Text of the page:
Resource Center What to Do Before, During, and After Your Child’s Night Terrors

Parents of children with night terrors often feel like there’s nothing they can really do but stand by and wish the problem away. But at every stage of a night terror, there are steps you can take to minimize risk and lessen the toll it can take on your child. These tips for what to do before, during, and after a night terror should empower you take charge of the situation. We hope these help you and your little one face bedtime together with confidence. 


Create a Safe Space 

A cozy, relaxing bedroom environment is a great way to improve your child’s sleep, but it’s important to create a space that’s safe, too. Pick up toys on the floor that could be tripped on, and clear objects from the nightstand that might get knocked over. If your child is still a toddler, you might consider installing a railing on the bed so they can’t fall out. If you’re concerned about your child sleepwalking during night terrors, fasten a gate at the bedroom door or at the top of the stairs. You may also find it helpful to have a bell or alarm system attached to the bedroom door so you can respond quickly if your child has gotten out of bed.

Educate Caregivers, Visitors, and Family Members

It’s a good idea to explain your child’s night terrors to babysitters, overnight guests, and other family members. This will not only ensure they know what to do if your child has a night terror, but also make the episode a little less scary for those who have never seen a night terror in action before.


Let the Night Terror Run Its Course 

We know that this is difficult, but it’s important that you don’t try to wake your child or calm them down during a night terror. This kind of interference may increase the length or strength of the night terror rather than alleviate their fears. Once you’re sure your child isn’t in danger of getting hurt, stay with them and wait for the storm to pass. 

Keep Yourself Calm 

Watching your child experience a night terror can be harrowing for a parent, but try your best to stay calm and use a gentle, reassuring voice. Don’t try to hug your child or force physical contact. If you can, keep track of how long the night terror lasts or if there’s anything that sets this night apart from other nights. Did your child go to bed later than usual? Did they eat a big meal right before bed? Any unusual lights or sounds in the room? These details may come in handy if your doctor asks for more information.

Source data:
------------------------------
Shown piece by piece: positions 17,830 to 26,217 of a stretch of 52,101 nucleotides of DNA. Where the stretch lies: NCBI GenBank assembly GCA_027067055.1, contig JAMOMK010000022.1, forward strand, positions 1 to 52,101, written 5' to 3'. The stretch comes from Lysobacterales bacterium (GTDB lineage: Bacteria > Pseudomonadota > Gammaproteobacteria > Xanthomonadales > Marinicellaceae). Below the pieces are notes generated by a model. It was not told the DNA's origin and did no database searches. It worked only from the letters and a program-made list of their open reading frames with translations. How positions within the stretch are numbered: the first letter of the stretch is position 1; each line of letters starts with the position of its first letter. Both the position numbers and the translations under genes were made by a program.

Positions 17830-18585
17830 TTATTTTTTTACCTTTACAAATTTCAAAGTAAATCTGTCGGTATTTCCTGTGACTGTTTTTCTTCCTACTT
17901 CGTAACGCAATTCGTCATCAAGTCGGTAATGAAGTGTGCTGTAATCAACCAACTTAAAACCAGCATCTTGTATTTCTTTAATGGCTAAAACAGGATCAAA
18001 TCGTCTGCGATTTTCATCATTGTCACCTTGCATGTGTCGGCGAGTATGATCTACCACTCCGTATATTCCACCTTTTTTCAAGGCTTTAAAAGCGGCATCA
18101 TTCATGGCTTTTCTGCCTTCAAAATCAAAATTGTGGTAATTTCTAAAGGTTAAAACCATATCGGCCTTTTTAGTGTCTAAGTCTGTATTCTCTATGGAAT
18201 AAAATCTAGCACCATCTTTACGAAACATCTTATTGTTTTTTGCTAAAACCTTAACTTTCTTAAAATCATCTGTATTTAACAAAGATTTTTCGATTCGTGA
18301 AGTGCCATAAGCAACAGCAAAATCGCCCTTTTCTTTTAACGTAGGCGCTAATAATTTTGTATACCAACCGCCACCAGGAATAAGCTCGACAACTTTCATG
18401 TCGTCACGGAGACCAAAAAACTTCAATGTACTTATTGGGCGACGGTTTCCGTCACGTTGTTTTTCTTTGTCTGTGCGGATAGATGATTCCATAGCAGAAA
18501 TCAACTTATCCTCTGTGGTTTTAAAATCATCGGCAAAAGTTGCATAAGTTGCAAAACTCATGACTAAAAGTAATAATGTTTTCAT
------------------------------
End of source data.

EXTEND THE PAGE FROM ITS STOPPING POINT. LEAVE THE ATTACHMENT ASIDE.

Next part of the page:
Don’t Hash It Out the Next Morning 

You can set the tone for how your child thinks of night terrors. Children usually don’t remember night terrors the next morning. Asking a lot of questions or acting anxious or uncomfortable might signal that something is wrong, and in turn make your child anxious about bedtime.

Review Your Child’s Sleep Routine 

It may be helpful to take another look at your child’s sleep routine, including wake and bedtimes and pre-bedtime habits. Managing the activities and environments surrounding sleep is one of the most important things you can do to help your child sleep safe and sound.

Seeing your child endure night terrors is always trying, but knowing what to do at each stage will help put you back in control. That’s why we created the Lully Sleep Guardian, so you and your family can get the safe and sound sleep you deserve.

Still have questions about what to do during each stage of a night terror? Tweet them to us at @lullysleep.

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